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New era for restoring the natural environment

[Tuesday 27 July 2010]

The White Paper on the Natural Environment provides a real opportunity to lay the foundations of nature conservation for the 21st century, according to The Wildlife Trusts.

The conservation organisation makes this statement ahead of a public consultation and sets out its recovery plans for the UK’s wildlife and fragmented habitats on land and at sea.

The Wildlife Trusts believe the time is now for the Government to establish a vision for the restoration of the natural environment which will help society achieve its ambitions for nature.

With scant existing legislation to encourage the restoration of the natural environment or the creation of new habitats on a significant scale, The Wildlife Trusts are looking for the Government to deliver real improvements.

Stephanie Hilborne OBE, chief executive of The Wildlife Trusts, said:

“This White Paper is potentially as meaningful as the build-up to the 1949 National Parks and Access to the Countryside Act. Back then we were reconstructing a nation and, although money was very short, nature was seen as a key part of our future.”

In the 1940s, The Wildlife Trusts’ founders successfully pressed for laws to protect some of the most special habitats on land but these were emergency measures. They were refuges from which it was always hoped nature would re-emerge. Outside the nature reserves on land habitats were lost on an unprecedented scale. Since then more than 95% of wildflower meadows have disappeared and 90% of heathland too.

Every Trust is working within its local communities to inspire people about the future of their area: their own Living Landscapes and Living Seas. Ahead of the recent election, The Wildlife Trusts lobbied for the new Government to introduce a White Paper on nature and ecological restoration so it reflected the needs now facing society by taking responsibility for this critical issue.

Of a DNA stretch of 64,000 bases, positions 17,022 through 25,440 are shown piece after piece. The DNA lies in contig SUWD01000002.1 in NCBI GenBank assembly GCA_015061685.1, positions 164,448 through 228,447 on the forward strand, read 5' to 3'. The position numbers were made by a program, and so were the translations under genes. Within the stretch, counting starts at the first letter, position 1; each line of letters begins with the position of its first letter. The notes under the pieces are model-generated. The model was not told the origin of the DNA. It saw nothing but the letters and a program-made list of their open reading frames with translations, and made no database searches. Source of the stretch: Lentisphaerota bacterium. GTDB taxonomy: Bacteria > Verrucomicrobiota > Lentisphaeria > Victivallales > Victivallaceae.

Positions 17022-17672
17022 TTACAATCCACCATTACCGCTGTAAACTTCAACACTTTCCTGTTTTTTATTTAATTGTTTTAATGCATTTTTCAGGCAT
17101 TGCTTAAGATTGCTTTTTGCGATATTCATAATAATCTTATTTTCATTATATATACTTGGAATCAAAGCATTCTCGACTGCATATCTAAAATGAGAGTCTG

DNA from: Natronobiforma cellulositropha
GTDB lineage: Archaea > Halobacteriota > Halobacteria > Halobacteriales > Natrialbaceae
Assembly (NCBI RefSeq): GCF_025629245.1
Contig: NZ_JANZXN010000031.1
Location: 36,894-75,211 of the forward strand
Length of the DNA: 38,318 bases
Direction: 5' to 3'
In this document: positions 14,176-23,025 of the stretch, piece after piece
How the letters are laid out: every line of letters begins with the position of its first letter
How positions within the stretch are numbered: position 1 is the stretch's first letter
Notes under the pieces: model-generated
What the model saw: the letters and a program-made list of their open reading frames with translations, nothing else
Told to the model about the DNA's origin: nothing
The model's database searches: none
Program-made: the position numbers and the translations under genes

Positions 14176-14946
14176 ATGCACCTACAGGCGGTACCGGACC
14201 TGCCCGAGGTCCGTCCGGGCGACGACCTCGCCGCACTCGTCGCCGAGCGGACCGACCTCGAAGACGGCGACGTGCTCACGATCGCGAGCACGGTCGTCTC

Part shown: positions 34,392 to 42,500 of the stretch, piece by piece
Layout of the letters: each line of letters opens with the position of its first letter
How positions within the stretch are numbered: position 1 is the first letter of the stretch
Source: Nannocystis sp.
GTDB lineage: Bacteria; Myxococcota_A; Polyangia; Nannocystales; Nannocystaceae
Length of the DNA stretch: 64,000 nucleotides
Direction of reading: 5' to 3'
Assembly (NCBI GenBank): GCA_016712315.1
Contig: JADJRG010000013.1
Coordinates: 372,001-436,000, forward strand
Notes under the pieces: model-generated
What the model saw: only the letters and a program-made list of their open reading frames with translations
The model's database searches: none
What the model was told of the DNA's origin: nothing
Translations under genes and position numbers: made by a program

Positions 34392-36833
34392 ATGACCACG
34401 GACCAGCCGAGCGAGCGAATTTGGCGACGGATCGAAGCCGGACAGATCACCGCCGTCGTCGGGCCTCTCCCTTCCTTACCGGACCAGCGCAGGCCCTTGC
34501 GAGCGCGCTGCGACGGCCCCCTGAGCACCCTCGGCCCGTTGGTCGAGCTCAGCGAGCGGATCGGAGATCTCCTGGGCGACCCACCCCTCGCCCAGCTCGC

To ensure The Wildlife Trusts’ visions for A Living Landscape and Living Seas can be achieved in our lifetime, the conservation organisation sets out what it believes needs to be the fundamental framework for the White Paper for Nature.

Speaking about the potential for positive change, Stephanie Hilborne, added, said:

“The Wildlife Trusts believe the time is now for the Government to help society achieve its ambitions for nature by taking a look at the legislation, policies and funding mechanisms needed to restore wildlife on a landscape-scale and in our seas.

“Nature is not a luxury. With the UK facing unprecedented economic uncertainty and pressures for energy generation, food production and housing, there is a risk we overlook the very basis of our economy and our society; the natural environment upon which this all depends.”

Feedback received on this subject:

In these times of economic hardship it should if anything prove a more poignant time to acknowledge the rusticity of our existence. Financial cutbacks should make us all take a look at the unnecessary wastes we all make daily.

There also seems to be much costly tidying that occurs in the few small tracts of land in or towns and cities that is both a waste on finances and on the wildlife that depend on these niches in our urban landscape.

Railway embankments . . . verges on industrial estates weeds accumulating at the base of fences etc. All can be awash with colour and life one moment only to become withering patches of brown at the ill fate of the weed killers ruthlessly exacted upon any element of our lives that isn't deemed to be spick and span.

Chris Oakham

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